Recent state and federal legislative actions and current recommendations from the World Health Organization seem to suggest that, when it comes to antimicrobial stewardship, use of antimicrobials for prevention, control, or treatment of disease can be ranked in order of appropriateness, which in turn has led, in some instances, to attempts to limit or specifically oppose the routine use of medically important antimicrobials for prevention of disease. In contrast, the AVMA Committee on Antimicrobials believes that attempts to evaluate the degree of antimicrobial stewardship on the basis of therapeutic intent are misguided and that use of antimicrobials for prevention, control, or treatment of disease may comply with the principles of antimicrobial stewardship. It is important that veterinarians and animal caretakers are clear about the reason they may be administering antimicrobials to animals in their care. Concise definitions of prevention, control, and treatment of individuals and populations are necessary to avoid confusion and to help veterinarians clearly communicate their intentions when prescribing or recommending antimicrobial use.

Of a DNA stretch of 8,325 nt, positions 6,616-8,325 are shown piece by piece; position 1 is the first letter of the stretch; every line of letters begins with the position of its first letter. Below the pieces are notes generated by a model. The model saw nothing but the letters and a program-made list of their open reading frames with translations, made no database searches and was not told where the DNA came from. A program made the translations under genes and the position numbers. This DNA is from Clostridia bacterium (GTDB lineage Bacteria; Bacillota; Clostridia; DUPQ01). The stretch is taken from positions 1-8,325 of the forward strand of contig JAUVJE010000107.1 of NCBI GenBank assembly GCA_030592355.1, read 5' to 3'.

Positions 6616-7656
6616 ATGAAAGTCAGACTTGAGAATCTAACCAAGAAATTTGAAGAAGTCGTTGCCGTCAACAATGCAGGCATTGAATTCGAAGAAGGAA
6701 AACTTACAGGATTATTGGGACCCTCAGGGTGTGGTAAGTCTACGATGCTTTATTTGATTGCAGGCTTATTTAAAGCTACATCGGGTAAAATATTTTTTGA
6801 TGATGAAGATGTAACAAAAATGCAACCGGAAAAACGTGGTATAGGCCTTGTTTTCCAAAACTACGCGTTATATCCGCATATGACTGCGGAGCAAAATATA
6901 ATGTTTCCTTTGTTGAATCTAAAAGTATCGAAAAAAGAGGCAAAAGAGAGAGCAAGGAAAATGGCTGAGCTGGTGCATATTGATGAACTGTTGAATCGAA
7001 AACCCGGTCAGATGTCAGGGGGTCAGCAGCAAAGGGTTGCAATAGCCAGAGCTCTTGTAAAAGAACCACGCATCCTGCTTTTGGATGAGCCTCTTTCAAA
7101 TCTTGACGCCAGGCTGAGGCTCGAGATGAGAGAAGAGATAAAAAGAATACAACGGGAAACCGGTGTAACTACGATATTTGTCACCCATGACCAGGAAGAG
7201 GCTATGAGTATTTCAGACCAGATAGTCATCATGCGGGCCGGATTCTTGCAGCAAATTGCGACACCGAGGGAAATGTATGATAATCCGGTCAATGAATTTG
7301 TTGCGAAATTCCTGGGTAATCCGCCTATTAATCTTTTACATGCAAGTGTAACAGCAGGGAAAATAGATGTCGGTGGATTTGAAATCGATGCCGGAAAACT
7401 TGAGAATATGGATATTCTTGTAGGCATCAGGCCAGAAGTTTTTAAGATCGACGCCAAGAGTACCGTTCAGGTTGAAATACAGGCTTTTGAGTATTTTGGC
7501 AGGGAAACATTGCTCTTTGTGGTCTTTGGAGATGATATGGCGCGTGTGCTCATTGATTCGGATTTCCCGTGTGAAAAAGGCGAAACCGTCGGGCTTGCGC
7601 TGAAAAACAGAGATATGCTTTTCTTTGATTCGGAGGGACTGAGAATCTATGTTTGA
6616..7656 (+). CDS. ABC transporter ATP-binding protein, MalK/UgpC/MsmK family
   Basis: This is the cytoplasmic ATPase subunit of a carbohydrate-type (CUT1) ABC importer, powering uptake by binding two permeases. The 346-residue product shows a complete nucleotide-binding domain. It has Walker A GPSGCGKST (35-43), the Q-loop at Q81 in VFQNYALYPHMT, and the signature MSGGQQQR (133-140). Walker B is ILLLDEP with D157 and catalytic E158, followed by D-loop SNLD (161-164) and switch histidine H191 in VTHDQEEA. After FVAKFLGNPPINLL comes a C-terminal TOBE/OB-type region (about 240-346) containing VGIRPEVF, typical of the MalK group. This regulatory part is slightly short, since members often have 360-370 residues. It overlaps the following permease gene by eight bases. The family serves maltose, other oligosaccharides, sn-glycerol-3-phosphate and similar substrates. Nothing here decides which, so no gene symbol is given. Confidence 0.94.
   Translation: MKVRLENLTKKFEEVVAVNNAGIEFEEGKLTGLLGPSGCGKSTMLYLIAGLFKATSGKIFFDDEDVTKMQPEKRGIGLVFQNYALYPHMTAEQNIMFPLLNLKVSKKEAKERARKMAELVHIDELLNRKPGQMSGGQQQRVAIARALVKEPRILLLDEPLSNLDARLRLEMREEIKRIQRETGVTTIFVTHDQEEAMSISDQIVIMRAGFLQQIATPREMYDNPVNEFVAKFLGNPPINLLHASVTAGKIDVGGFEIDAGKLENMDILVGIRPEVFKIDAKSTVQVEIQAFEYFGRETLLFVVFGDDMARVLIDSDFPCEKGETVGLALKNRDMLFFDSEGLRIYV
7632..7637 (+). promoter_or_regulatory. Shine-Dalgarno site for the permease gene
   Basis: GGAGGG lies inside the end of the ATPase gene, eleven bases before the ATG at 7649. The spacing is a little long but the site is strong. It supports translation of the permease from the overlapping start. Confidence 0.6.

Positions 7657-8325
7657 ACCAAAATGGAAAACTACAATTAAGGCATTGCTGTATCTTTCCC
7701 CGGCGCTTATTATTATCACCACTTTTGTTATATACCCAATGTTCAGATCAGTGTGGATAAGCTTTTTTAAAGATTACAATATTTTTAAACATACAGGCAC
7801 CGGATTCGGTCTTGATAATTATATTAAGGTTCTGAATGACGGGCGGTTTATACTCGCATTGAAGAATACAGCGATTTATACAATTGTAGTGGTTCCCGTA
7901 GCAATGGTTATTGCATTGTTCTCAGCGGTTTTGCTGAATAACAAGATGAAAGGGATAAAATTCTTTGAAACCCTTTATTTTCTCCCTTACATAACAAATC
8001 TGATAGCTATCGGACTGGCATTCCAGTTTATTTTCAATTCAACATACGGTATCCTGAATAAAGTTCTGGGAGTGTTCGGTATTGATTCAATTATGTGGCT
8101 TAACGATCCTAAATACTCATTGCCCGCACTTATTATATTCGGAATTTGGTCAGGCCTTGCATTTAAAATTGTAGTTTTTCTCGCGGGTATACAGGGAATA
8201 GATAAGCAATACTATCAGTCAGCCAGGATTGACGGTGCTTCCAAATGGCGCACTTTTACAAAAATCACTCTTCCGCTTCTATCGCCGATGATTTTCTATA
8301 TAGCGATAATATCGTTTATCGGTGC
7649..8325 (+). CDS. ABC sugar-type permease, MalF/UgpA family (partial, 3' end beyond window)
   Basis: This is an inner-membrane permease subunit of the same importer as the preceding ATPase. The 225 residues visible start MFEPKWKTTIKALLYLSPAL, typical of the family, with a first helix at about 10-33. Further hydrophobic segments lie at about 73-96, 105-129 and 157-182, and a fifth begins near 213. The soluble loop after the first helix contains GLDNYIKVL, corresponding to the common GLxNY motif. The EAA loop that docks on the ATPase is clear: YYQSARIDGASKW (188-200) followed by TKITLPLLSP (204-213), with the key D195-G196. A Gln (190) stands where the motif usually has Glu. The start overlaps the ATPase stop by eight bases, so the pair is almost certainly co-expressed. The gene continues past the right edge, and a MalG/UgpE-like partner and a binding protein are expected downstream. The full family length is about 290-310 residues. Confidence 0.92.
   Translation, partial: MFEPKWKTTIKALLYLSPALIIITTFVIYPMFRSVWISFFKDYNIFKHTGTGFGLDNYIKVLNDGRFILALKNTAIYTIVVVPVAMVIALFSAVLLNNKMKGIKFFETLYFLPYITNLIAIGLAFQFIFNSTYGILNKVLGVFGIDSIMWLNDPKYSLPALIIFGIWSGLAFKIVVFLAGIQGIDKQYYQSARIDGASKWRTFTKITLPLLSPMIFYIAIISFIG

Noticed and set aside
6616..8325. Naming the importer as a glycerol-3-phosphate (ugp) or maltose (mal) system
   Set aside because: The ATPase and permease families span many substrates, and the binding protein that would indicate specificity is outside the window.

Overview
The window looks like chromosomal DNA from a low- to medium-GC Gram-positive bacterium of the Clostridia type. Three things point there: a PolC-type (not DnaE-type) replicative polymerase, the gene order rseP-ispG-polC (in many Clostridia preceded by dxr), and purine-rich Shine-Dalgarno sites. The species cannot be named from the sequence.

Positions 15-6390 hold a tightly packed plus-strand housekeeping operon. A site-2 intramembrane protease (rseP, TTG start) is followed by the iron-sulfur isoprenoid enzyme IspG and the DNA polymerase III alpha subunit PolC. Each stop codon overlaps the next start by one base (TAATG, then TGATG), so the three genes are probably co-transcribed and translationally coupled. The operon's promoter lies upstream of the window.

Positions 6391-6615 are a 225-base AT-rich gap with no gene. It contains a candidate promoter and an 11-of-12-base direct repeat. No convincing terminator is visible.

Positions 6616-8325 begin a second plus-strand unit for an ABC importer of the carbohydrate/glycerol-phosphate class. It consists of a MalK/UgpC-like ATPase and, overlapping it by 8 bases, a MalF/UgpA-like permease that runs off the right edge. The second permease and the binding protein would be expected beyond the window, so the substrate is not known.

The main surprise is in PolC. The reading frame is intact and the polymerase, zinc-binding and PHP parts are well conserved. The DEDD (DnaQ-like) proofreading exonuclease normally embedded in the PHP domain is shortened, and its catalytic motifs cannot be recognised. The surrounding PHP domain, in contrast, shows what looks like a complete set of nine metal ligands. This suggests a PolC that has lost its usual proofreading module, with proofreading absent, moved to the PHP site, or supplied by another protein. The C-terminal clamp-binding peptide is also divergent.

|Original language||English (US)|
|Number of pages||6|
|Journal||Journal of the American Veterinary Medical Association|
|State||Published - Apr 1 2019|
Bibliographical noteFunding Information:
The authors thank Dr. Kathe Elizabeth Bjork, Dr. Mike J. Murphy, Dr. Megin Nichols, and Mr. Ron Phillips for providing advice to the AVMA Committee on Antimicrobials. The authors also thank AVMA Board of Directors liaison Dr. Charles Alfred Lemme for providing expertise and support in the preparation of this report.